Democrats and Republicans are training legions of poll watchers to scrutinize voting next week for signs of fraud. But some information trainees are getting is not quite on target.
The liberal blog ThinkProgress opened a window onto the process Tuesday when it reported on material distributed to aspiring poll watchers by the Romney campaign and the Republican Party of Wisconsin in Racine Oct. 25, at one of a series of training sessions held across the state this fall.
Ohio's Republican secretary of state, Jon Husted, has been under fire now for months from Democrats. They’re angry, particularly, about his moves to limit early voting hours across the state—especially those on the weekend before the election. Poor and minority voters rely on the expanded hours. Black churches have used the last Sunday before election day to bring voters to the polls; low-income voters often have inflexible work schedules and childcare demands at home. After a lengthy court battle, Husted has now authorized county election boards to offer hours in the three days before election day. But he did limit early voting hours in the weeks before, with fewer evening hours and no weekend hours.
Rapid advances in the development of cyberweapons and malicious software mean that electronic-voting machines used in the 2012 election could be hacked, potentially tipping the presidential election or a number of other races.
Since the machines are not connected to the Internet, any hack would not be a matter of someone sneaking through cyberspace to change ballots. Rather, the concern is that an individual hacker, a partisan group, or even a nation state could infect voting machines by gaining physical access to them or by targeting the companies that service them.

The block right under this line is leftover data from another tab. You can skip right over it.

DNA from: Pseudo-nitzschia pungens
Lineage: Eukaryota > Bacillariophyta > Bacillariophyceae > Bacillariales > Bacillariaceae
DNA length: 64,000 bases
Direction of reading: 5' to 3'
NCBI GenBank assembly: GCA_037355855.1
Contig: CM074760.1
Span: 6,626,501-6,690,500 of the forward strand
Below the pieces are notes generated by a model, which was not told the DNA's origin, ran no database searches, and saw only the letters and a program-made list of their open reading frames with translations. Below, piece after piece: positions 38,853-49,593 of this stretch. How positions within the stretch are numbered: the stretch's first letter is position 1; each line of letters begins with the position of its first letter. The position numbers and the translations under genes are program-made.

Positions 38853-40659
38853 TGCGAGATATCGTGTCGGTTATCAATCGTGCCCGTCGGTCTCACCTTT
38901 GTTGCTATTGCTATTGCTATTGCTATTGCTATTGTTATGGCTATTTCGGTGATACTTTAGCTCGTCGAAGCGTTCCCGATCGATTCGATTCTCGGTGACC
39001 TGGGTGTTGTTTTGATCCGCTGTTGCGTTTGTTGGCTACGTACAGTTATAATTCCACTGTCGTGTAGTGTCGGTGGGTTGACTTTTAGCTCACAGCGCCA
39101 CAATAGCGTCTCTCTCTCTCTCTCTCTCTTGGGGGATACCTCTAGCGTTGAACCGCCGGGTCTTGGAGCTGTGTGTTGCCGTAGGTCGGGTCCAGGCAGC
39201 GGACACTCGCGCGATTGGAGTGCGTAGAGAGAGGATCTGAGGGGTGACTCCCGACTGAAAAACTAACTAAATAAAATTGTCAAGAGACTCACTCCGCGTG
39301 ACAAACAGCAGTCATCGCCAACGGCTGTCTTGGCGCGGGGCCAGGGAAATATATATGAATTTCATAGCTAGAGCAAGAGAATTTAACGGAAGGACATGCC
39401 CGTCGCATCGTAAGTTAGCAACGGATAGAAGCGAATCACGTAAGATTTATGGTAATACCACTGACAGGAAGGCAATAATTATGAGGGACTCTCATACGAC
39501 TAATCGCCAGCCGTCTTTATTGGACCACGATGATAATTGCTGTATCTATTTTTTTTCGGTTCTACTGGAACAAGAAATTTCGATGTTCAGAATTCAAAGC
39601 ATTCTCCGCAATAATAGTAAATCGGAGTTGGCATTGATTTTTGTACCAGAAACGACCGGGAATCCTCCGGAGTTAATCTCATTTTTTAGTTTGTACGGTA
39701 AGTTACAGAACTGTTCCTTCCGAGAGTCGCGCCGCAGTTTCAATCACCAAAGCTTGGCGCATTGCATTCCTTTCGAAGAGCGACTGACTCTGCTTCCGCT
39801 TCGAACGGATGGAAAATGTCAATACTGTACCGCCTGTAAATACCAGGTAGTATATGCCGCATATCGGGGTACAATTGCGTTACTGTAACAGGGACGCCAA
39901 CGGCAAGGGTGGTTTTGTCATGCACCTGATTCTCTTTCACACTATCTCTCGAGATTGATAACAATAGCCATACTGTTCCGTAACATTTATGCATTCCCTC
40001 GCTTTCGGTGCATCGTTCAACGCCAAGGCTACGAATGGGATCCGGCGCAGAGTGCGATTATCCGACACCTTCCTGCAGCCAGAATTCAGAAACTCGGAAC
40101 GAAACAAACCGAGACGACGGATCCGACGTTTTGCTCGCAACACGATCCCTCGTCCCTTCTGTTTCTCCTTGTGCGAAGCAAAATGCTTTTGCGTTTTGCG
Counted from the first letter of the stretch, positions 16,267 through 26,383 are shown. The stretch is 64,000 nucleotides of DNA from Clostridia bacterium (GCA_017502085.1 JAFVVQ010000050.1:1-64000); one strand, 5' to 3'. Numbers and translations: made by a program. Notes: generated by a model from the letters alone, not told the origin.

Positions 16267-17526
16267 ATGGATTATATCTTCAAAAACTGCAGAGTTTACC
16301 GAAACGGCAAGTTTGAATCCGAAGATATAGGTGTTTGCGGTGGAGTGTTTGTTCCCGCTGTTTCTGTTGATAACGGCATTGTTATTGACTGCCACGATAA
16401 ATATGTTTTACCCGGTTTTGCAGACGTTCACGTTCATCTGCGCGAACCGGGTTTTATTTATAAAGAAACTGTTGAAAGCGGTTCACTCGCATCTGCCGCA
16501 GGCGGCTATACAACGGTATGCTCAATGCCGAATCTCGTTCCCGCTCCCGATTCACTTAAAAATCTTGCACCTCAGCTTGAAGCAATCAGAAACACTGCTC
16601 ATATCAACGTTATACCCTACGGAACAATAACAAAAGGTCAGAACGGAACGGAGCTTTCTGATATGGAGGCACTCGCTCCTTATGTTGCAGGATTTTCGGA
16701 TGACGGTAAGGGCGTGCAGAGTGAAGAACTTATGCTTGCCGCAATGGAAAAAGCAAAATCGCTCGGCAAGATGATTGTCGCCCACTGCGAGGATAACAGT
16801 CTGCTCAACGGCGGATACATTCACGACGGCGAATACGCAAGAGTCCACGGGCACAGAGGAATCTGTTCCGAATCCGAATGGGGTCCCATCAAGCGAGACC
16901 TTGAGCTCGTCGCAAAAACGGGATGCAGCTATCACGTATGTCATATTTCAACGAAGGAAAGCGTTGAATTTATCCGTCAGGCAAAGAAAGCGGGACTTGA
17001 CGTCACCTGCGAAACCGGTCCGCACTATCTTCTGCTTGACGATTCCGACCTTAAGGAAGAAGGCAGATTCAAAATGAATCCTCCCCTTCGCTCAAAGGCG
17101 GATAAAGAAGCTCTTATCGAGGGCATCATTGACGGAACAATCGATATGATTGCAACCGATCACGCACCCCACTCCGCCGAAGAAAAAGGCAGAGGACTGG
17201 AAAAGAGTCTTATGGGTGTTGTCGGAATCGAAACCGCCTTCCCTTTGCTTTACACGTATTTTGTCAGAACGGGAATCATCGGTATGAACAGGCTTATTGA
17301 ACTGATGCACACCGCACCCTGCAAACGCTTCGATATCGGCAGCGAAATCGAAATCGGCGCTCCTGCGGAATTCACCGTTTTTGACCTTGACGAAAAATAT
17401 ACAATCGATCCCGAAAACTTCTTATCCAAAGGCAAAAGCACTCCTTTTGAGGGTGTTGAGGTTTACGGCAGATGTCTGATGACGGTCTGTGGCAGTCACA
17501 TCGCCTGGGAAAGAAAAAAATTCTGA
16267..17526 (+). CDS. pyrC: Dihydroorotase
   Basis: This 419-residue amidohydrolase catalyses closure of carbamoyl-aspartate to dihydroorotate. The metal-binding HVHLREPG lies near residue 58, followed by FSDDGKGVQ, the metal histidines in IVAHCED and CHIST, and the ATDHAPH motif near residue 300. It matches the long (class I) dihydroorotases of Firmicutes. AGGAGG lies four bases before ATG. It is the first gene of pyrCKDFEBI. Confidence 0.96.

CINCINNATI — All five voting systems used in Ohio, a state whose electoral votes narrowly swung two elections toward President Bush, have critical flaws that could undermine the integrity of the 2008 general election, a report commissioned by the state’s top elections official has found.
Wisconsin residents may know that the photo ID provision of the 2011 election reform law has been struck down, but flying under the radar are other parts of the law that remain in force.
Thousands of new voters and others who vote only in presidential elections may be surprised to find out that the pre-Election Day voting period has been shortened, that they are required to sign a poll book and they must live in a ward 28 days to vote there.
But the lesser-known change that could have the greatest effect voters is a ban on "corroboration" — the practice of allowing new or recently relocated voters to establish residency in a ward and register to vote by having someone vouch for them if they lack an acceptable document that shows their address.
Democracy Now and Rep. John Lewis discuss the movemement to pass the Voting Rights Act of 1965 and his experiences as a leader in the Student Nonviolent Coordinating Committee. Lewis reflects on the restrictive voting laws that target people of color. "It is so important for people to understand, to know that people suffered, struggled," Lewis says. "Some people bled, and some died, for the right to participate. The vote is the most powerful nonviolent tool that we have in a democratic society. It’s precious. It’s almost sacred. We have to use it. If not, we will lose it."